The Weekend Australian - Review - - Tv - STEPHEN ROMEI

THE first half of the 1970s pro­duced some of my favourite films in Amer­i­can cin­ema: The God­fa­ther and its first se­quel, The French Con­nec­tion , Dirty Harry , De­liv­er­ance , Ser­pico , Dog Day Af­ter­noon . Lesser known but un­em­bar­rassed in this

The Me­chanic com­pany is ( 11.30pm, Satur­day, Seven), di­rected by English­man Michael Win­ner. It is also one of Charles Bron­son’ s finest, be­fore his orig­i­nal­ity got Death Wish fran­chise. Bron­son iced by the plays an age­ing hit man who spe­cialises in mak­ing as­sas­si­na­tions look like ac­ci­dents. He wants to re­tire and when he meets a cold young man keen to learn the trade ( an ef­fec­tive Jan- Michael Vin­cent), he sees his chance to groom a suc­ces­sor. But it was never go­ing to be that easy. A riv­et­ing film with one

there ’ s of the best open­ing se­quences — a t least 15 min­utes be­fore a word is spo­ken — and an end­ing that will stick in the mind for a

week ’ s long time. This block­buster is Ri­d­ley

Gla­di­a­tor Scott ’ s

( 9.25pm, Satur­day, Ten), for which Rus­sell Crowe claimed the Os­car he should have won for The Out­sider . Crowe is Max­imus, a be­trayed Ro­man gen­eral who must fight for his life as a gla­di­a­tor, sur­viv­ing on his mil­i­tary skill and the slow burn of his ha­tred for the man who un­did him, the young em­peror Com­modus ( Joaquin Phoenix). A su­perb en­ter­tain­ment lifted be­yond that by Crowe ’ s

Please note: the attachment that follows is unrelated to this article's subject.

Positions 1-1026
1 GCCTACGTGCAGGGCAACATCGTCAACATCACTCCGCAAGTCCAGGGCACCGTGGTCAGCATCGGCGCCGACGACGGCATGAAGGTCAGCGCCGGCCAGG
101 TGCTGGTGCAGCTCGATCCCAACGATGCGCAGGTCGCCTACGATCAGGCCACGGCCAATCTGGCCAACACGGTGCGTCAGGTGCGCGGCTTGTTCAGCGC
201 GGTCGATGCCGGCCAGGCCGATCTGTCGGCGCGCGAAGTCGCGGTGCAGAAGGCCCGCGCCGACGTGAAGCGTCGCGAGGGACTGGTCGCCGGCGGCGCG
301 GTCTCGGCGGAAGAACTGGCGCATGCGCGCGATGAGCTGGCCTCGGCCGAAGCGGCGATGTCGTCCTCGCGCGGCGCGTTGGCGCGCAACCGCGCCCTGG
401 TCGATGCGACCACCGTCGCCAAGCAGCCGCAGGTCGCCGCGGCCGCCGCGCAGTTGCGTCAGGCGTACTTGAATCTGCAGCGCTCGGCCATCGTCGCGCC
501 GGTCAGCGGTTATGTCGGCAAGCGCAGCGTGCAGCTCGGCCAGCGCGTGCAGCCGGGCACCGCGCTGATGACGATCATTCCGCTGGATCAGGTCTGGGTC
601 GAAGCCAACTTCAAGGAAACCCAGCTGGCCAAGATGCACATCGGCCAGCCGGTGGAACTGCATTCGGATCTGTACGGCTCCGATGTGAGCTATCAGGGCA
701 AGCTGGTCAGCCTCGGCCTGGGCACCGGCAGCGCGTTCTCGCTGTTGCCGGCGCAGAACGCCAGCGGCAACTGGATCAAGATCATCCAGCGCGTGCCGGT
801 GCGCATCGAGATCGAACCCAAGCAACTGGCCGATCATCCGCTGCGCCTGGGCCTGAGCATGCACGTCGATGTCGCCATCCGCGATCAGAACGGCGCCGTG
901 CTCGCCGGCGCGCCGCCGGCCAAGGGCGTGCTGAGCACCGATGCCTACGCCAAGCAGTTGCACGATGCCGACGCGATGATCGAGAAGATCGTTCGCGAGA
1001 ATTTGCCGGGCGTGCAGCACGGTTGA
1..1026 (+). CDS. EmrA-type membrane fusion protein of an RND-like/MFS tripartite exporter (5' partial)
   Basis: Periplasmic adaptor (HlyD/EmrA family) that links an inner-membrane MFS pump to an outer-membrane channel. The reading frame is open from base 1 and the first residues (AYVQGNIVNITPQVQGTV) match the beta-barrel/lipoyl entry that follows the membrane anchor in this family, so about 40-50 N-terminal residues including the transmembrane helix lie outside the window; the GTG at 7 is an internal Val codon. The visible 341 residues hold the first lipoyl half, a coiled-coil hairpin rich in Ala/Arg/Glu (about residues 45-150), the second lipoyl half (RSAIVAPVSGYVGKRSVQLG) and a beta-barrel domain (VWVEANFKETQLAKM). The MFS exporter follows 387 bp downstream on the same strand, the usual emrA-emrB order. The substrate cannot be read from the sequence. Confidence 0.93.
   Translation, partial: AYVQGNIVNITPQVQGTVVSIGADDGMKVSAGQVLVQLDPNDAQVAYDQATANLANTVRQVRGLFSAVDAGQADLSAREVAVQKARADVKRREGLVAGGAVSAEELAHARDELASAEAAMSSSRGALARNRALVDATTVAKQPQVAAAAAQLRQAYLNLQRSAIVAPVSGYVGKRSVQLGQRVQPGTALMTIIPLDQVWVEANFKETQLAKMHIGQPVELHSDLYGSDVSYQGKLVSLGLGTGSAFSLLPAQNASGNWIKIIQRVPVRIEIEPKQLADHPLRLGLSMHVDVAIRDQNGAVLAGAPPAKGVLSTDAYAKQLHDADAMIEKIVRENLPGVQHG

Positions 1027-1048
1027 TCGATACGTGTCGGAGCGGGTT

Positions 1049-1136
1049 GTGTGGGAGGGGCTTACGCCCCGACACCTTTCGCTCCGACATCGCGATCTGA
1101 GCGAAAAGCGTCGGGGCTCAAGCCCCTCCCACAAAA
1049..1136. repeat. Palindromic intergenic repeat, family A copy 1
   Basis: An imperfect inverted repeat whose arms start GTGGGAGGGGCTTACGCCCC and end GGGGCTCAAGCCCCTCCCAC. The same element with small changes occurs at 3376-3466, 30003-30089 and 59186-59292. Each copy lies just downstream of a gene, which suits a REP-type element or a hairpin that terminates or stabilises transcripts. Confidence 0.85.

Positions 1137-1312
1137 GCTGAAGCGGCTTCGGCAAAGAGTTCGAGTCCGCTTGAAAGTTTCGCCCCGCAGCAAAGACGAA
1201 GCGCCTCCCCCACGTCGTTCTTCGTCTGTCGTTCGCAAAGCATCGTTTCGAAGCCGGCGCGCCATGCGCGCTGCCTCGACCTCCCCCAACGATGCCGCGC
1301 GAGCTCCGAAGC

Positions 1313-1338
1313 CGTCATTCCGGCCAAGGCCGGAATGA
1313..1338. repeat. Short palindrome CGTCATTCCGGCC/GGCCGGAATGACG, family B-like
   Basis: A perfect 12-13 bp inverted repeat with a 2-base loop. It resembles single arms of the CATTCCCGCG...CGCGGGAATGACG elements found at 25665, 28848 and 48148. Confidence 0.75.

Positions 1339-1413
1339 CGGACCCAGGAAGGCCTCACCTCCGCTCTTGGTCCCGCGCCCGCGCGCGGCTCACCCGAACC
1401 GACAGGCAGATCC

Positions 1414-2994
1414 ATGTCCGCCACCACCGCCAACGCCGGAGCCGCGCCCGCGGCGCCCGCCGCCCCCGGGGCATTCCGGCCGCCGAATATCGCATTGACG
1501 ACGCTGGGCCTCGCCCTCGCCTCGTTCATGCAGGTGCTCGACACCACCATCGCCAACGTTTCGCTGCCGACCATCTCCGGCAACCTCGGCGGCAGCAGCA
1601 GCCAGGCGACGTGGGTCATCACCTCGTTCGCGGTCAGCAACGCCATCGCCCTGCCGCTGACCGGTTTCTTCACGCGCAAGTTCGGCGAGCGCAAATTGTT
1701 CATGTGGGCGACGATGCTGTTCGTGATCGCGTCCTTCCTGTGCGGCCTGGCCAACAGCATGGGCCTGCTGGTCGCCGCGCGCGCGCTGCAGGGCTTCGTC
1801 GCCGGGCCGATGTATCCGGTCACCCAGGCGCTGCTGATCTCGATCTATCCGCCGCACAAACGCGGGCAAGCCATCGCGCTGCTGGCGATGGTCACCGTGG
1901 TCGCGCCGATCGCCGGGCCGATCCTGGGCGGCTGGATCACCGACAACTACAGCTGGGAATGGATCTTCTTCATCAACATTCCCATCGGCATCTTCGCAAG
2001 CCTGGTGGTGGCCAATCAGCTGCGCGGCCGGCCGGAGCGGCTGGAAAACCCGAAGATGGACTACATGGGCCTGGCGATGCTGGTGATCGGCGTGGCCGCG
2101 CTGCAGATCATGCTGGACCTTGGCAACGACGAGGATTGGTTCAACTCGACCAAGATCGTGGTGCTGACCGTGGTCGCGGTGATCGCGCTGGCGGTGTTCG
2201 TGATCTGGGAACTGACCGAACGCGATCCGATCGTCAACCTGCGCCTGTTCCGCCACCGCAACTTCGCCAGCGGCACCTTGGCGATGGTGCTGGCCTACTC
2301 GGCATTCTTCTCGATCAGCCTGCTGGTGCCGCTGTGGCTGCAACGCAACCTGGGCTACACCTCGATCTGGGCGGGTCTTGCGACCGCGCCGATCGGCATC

im­pas­sioned per­for­mance. Aside from th­ese two films, the top picks are on

No Man ’ s Land SBS, headed by ( 12.25am, Mon­day), which won best for­eign film for Bos­nia at the 2002 Os­cars. Set in the for­mer Yu­goslavia in 1993, this con­vinc­ing anti- war film cen­tres on three sol­diers, two Bos­ni­ans and a Serb, trapped in a trench in the no­man’ s-

land be­tween their lines. To make mat­ters worse, one is lay­ing on a live mine. With sub­tlety and hu­mour, di­rec­tor Da­nis Tanovic ex­plores the fu­til­ity of war and the

There ’ s short­com­ings of the UN. not as much

Fly­ing Leath­er­necks re­flec­tion in ( 12.30am, Sun­day, ABC), which is not sur­pris­ing in a McCarthy- era war film di­rected by Ni­cholas

Hughes ’ s Ray for Howard RKO stu­dio. Even so, this story of World War II avi­a­tors is not with­out intelligence, not least be­cause of the ten­sion be­tween the squadron com­man­ders, played by John Wayne and Robert Ryan, which no doubt ex­tended off screen, given their

In the dif­fer­ent pol­i­tics. Back to SBS and Mood for Love

( 10pm, Wed­nes­day) a crit­i­cally lauded love quad­ran­gle from Hong Kong

It’ s di­rec­tor Wong Kar- wai. 1962 in the then Bri­tish colony and two cou­ples move into the same apart­ment block on the same day. It soon be­comes clear that two of the spouses are hav­ing an af­fair. The other two be­come

didn’ t friends as a re­sult. I love this as much as oth­ers did but it is beau­ti­ful to look at, as it un­folds at glacial pace. No such pac­ing

Bring­ing Out Scors­ese ’ s prob­lems in Martin the Dead ,

which Seven has on its HD chan­nel ( 10.30pm, Satur­day). Fol­low­ing 48 hours in the life of a burned- out New York City

it’ s para­medic ( Ni­co­las Cage), over- the- top but

haven’ t Lee’ s still worth the ride. I seen Ang Hulk

( 8.30pm, Sun­day, Ten) but will tune in as I ’ m in­ter­ested

in any­thing its star Eric Bana does, even comic book adap­ta­tions.

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